Clean Boot

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Hunting the Clean Boot

Hunting the Clean Boot, is the term that has traditionally been used in Britain to refer to the use of bloodhounds to follow natural human scent.
"Clean Boot" refers to the fact that there is no artificial scent such as anicede or the fox scent used in drag-hunting
In the United States, and hence in the rest of the English speaking world, the term has been superseded by "trailing", which leaves the impression of a dog working on a harness and lead, which restricts hunting.
In practice, for police and SAR work this remains the practical way of handling.   Hence, with a bloodhound, it is the handler who is doing the trailing, while the hound is trying to hunt!
In Britain, other breeds have superseded the Bloodhound as a "sniffer"-dog.   This term generally refers to a dog of the Kennel Club (KC) Working Group, which tends to be more responsive to what a dominant caucasian male homo sapien expects of a dog.   Hence, when a bloodhound is taken on by a police officer, in Britain, it is thought to be newsworthy.   In fact over the years "amateur" bloodhound handlers have been making a silent, but significant contribution to police work.
In Britain, the bloodhound is more renowned for the sport it provides.   Originally, bloodhound packs were followed mounted, and there are over a dozen packs in Britain which hunt the clean boot, financed by this equestrian sport.
Around the turn of the century, the sport was extended to commoners, who followed on foot.   This was given respectability through the Kennel Club, who first through the Association of Bloodhound Breeders (ABB) and the Bloodhound Hunt Club (BHC) licensed field trials for the sport.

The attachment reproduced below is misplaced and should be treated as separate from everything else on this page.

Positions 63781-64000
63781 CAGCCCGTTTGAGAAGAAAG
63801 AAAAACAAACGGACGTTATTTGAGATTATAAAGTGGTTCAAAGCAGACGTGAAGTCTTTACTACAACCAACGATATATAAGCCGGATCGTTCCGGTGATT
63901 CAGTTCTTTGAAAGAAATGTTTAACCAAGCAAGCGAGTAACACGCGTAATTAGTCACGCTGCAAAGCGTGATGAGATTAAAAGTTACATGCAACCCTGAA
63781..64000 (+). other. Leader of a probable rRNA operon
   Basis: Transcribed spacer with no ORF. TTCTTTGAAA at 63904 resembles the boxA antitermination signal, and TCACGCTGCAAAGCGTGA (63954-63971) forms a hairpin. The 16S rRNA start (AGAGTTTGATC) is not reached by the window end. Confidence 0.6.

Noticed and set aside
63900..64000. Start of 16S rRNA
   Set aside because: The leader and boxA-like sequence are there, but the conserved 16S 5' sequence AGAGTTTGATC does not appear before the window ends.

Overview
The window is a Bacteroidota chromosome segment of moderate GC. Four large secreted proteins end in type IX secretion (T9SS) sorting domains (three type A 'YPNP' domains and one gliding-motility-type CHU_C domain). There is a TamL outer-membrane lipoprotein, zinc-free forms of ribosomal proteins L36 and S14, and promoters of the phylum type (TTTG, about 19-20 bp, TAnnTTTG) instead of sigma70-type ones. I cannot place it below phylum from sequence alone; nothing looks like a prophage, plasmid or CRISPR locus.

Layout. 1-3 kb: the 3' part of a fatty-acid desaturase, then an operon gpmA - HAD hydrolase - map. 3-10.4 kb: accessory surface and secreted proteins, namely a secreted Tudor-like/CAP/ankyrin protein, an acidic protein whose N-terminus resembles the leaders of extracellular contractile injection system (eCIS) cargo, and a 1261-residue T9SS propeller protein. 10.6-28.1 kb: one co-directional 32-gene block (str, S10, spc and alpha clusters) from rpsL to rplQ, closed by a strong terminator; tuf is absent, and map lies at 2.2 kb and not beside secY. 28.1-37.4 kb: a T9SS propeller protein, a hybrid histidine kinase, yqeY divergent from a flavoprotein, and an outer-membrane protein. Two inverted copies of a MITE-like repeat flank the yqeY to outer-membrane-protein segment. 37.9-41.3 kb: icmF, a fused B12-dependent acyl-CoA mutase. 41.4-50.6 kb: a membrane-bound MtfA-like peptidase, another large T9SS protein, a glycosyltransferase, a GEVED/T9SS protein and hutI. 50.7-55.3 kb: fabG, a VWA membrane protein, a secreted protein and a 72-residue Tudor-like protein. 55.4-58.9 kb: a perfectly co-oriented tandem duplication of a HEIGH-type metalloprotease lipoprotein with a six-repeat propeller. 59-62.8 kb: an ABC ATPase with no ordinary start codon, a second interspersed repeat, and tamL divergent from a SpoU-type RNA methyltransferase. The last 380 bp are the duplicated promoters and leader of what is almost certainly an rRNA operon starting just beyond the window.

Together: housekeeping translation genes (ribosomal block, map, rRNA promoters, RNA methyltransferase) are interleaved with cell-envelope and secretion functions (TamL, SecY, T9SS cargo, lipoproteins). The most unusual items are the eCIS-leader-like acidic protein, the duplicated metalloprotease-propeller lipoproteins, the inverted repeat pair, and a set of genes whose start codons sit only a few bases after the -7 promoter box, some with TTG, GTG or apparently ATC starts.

The sport has always been enjoyed by only a small minority, and only the ABB survived the war years.   However, since the 1960s, another breed society recognised by the KC, which until then had only held shows, the Bloodhound Club (BC), also started Spring and Autumn Trials, licensed by the KC.
The BC had come into being as a result of differences in opinion of those within the breed in Britain. After the second world war, faced with a dwindling population of bloodhounds, there was a need for new blood to revive the health and vigour of the breed.
The "purists" in the breed sought to recover the vigour from bloodhounds breed from British KC-registered stock that had been exported to the USA and Canada before the war.
At the same time, there were huntsmen who thought that the breed should be preserved through stock that had retained the ability to hunt rather than the exagerated looks associated with the KC bloodhound.
Thus was born, the Dumfriesshire Outcross
There remained a section of bloodhound breeders in Britain who steadfastly refused to have this "outcross" in their lines, thus establishing the Bloodhound Club.
The KC played a neutral role, and once the outcross had gone through several generations of inbreeding, lines containing the Dumfriesshire Outcross were accepted into the pool of KC-registered bloodhounds.
Although there was great controversy through the sixties, by the nineties, only four kennels in Britain did not have the outcross in their lines.
Meanwhile the Masters of Bloodhounds Association had started their own register of packs.   Although they could draw on the pool of KC-registered hounds, which they politely refer to as "pure" bloodhounds, blood from other hunting breeds has been introduced to improve the health, vigour and hunting ability of the MDBA-registered bloodhound.

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